According to Fitch's Qatar Banking System and Prudential Ratings, "Qatari banks continue to show strong profitability, healthy asset quality and good capital adequacy ratios. This picture is unlikely to change significantly in the short-term given the current benign regional conditions."
The International Monetary Fund (IMF) has assigned a "very favourable" medium-term outlook for the country, which comes on the heels of Standard & Poor's recent upgrade of Qatar's long-term foreign sovereign rating to AA-, from BBB in 1996. The agency cited strong economic prospects and acceleration of reforms. All of this is building confidence in Qatar's financial systems and further growth is expected, with the IMF projecting the country's real GDP growth to average more than 12% a year until 2012. The IMF said the country is likely to see a 12.5% rise in per capita GDP for 2007 to $70,754 up from its 2006 estimate of $62,914.
The IMF said it expected the main drivers of growth in 2008 to be in oil and gas, petrochemicals and financial and educational services. However, the agency cautioned that continued good performance depended on the country's ability to maintain financial and macroeconomic stability.
Qatar is making significant progress to ensure financial stability through various initiatives, such as the implementation of Basel II. These are recommendations regarding banking laws and regulations that were issued by the Basel Committee on Banking Supervision. Initially published in June 2004, the accord is intended to guide the creation of international standards for banking regulation pertaining to the amount of capital that should be reserved as a guard against operational and financial risks.
Last year, the Qatar Central Bank (QCB) implemented the Basel II recommendations to revise the international standards for measuring the adequacy of a bank's capital throughout the country's banking system. The move should help protect against fallout in the event of the collapse of a major bank or the event of a series of international banks collapsing.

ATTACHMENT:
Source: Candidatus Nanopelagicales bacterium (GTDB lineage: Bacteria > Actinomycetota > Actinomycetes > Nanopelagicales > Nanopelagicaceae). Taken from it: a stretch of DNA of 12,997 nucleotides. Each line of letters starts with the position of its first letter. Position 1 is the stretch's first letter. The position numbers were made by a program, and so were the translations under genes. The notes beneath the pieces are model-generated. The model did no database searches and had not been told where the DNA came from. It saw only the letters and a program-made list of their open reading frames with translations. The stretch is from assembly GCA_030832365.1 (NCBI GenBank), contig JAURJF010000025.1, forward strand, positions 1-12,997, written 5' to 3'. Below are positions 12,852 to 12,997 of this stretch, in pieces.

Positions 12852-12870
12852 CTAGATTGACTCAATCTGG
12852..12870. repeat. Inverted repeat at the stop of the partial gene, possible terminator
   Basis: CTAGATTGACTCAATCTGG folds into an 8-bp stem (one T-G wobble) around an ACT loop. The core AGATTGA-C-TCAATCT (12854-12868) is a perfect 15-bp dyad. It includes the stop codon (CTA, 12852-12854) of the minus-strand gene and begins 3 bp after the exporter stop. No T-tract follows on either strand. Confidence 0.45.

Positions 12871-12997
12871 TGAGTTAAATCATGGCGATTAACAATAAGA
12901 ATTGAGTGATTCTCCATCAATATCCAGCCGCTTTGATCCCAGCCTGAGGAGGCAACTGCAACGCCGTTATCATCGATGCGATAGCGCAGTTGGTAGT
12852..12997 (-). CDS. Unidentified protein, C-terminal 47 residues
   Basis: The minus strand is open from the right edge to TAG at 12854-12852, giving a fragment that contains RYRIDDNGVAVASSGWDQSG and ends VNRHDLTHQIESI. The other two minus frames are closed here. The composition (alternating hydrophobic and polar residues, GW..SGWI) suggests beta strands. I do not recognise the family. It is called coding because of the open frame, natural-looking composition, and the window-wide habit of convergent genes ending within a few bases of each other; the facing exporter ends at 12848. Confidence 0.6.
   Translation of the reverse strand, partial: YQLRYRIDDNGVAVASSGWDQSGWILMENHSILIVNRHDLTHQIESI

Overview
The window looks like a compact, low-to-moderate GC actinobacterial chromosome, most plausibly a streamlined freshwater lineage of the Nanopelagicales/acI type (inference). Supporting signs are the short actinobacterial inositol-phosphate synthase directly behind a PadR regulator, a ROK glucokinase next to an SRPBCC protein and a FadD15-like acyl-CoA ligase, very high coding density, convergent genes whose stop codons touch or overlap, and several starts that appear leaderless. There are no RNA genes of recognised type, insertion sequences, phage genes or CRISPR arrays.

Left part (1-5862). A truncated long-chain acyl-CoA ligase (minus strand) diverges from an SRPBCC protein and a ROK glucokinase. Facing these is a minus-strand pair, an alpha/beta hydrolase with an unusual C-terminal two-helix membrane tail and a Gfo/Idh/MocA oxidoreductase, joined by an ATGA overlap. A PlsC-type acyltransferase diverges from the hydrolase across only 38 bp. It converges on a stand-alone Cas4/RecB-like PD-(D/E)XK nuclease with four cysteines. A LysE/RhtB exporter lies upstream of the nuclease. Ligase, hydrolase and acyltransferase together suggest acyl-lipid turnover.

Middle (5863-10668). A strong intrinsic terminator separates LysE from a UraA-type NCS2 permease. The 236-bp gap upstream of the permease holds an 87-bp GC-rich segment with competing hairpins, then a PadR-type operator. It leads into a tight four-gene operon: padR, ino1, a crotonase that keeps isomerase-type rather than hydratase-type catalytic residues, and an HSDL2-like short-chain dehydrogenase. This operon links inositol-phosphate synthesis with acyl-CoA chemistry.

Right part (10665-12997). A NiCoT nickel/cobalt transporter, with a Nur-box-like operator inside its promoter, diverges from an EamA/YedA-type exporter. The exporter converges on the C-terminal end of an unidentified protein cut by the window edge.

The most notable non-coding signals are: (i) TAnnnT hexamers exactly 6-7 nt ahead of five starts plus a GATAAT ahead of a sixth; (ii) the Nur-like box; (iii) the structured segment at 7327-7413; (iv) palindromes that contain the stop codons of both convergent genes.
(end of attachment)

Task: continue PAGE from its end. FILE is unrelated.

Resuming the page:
By implementing Basel II, QCB aims to set up rigorous risk and capital management requirements to ensure that banks hold capital reserves appropriate to the risk the bank exposes itself to through its lending and investment practices.
In addition to implementing the Basel II recommendations, the central bank aims to set benchmarks to gauge the country's financial health and stability.
The IMF supports plans for the QCB to establish a statistical database to inform policy-making, develop leading macroeconomic indicators and design early warning systems. These steps should further improve the foundation of the Qatari economy especially in terms of financial stability and macroeconomic strength.
The Fitch report said Qatari banks have so far maintained satisfactory asset quality ratios and added that good impairment allowances and sound capitalisation should help in the event there is a deterioration in asset quality. However, the IMF noted the market remains prone to regional market volatility and political issues. Local markets could face "a possible regional property market bubble" in light of the continuing growth in credit to the private sector, which was estimated at 50% in 2007.
Apart from the note of caution regarding inflation, the IMF said Qatar's economic performance was strong in 2007, supported by high oil and gas prices and ongoing investments. The agency said the external current account surplus is projected at 33% of GDP, despite strong import growth of 30%, mainly due to investment projects.